Trudeau to ask Pope to apologize for residential schools in Canada
OTTAWA — Prime Minister Justin Trudeau is expected to ask Pope Francis for a formal apology for the role of the Roman Catholic Church in the residential school system when the two meet during a private audience later this month.
The Truth and Reconciliation Commission included the demand for a papal apology — to survivors, their families and communities — among the 94 recommendations in its report on the dark history and legacy of residential schools.
Trudeau, who has promised to act on all 94 recommendations, has previously promised to speak to the Pope about an apology, but noted he could not compel him to agree.
“It is a conversation that is going to have to happen between the two gentlemen,” said a federal government official, who spoke to reporters on the condition that sources not be named.
“Obviously, the Vatican is well aware of the TRC request and they know that’s something that we will be raising, but in terms of advancing that conversation, I think it’s going to have to happen in the room,” the official said.
Canadian bishops have also raised the issue during visits to the Vatican over the past few months.
Trudeau is also bringing his wife, Sophie Grégoire Trudeau, to meet Pope Francis when he visits the Vatican May 29, but she and all oth- ers will remain outside the room when the prime minister and the religious leader hold their private conversation.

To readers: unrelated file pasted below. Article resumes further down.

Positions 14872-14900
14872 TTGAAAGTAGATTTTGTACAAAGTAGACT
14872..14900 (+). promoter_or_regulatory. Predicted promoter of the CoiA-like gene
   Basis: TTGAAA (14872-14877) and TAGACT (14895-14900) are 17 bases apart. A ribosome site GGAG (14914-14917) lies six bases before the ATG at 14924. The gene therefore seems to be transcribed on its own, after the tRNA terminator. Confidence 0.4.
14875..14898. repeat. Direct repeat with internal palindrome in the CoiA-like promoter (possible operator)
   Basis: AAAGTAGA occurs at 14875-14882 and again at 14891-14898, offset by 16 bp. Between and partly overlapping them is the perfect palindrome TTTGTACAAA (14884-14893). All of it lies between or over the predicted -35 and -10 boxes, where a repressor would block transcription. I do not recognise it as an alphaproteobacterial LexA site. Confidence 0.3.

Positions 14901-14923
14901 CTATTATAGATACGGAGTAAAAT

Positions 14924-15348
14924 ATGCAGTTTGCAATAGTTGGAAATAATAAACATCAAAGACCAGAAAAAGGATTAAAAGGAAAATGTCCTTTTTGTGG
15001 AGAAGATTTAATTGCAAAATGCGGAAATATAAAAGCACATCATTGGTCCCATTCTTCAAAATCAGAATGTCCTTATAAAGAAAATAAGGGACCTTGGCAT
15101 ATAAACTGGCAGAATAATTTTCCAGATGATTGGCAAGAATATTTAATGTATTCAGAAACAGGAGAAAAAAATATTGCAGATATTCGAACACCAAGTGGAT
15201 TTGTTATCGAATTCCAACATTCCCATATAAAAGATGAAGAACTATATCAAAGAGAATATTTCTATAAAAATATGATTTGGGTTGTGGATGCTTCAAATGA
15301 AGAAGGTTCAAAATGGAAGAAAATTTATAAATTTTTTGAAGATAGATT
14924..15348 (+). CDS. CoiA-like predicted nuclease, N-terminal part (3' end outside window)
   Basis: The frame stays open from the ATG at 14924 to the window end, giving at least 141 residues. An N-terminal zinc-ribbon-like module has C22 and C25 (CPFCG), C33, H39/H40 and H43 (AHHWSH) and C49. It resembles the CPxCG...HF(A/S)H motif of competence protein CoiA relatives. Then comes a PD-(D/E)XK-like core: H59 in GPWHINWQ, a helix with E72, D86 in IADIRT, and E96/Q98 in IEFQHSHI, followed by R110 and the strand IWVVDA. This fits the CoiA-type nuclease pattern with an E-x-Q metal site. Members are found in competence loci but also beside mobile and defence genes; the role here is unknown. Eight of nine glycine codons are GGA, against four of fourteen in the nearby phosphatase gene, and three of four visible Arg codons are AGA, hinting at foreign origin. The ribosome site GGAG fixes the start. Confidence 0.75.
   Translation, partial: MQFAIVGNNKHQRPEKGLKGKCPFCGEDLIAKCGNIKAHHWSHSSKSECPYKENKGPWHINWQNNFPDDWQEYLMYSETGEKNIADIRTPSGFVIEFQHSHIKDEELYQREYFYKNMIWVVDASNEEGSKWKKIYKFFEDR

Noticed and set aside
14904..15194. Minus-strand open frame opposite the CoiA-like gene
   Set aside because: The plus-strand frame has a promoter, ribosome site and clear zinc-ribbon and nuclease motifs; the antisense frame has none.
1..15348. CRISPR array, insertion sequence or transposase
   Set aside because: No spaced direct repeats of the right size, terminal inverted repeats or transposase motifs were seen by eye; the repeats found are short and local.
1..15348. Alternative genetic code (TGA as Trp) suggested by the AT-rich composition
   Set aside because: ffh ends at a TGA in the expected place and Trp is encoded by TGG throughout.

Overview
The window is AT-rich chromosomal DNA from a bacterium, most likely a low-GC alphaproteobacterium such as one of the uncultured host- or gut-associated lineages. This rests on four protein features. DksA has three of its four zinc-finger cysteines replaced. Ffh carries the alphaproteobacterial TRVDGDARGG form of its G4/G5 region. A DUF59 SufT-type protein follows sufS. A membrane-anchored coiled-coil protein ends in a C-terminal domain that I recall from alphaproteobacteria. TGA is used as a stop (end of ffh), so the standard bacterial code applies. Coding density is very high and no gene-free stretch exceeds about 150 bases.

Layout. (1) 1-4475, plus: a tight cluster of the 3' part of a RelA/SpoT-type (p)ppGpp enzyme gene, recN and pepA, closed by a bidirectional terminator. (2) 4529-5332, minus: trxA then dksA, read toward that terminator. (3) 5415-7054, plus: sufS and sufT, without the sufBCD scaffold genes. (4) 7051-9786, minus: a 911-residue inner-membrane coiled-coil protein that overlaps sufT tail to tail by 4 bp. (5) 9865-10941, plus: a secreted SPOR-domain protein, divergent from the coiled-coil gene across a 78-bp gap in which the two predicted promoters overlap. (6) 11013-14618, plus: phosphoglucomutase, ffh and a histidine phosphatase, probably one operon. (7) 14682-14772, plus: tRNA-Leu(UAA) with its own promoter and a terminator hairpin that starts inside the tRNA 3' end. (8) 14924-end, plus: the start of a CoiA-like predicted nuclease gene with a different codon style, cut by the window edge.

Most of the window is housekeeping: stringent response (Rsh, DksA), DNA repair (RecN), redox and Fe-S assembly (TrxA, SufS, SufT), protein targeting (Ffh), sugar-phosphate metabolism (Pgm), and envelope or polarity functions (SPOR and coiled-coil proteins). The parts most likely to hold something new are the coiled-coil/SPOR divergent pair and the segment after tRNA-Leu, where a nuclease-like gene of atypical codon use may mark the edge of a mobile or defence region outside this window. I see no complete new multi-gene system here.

The visit will also involve a tour of the Vatican museum and the famed Sistine Chapel, where the ceiling was painted by Renaissance artist Michelangelo.
The Vatican stop comes during a trip to Europe for the NATO leaders summit in Brussels and the G7 gathering in Taormina, Italy.
There, the Liberal government is also hoping to get a bilateral meeting with U.S. President Donald Trump — who this week began the countdown to renegotiate the North American Free Trade Agreement — in order continue pressing him on the importance of the relationship between the two countries.
Trudeau will also visit Amatrice, Italy, the site of a devastating earthquake in August 2016, and spend time in Rome for an official bilateral visit including a meeting with Italian Prime Minister Paolo Gentiloni.
Former Conservative prime minister Stephen Harper, who issued a residential schools apology on behalf of the Canadian government in 2008, did not raise the issue directly during a 10-minute audience with Pope Francis two years ago, but did mention the report of the Truth and Reconciliation Commission.
Prime Minister Justin Trudeau runs under a parachute with children during a visit to the Don Christian Recreation Centre in Surrey, B.C., on Friday. Trudeau will meet with the Pope May 29.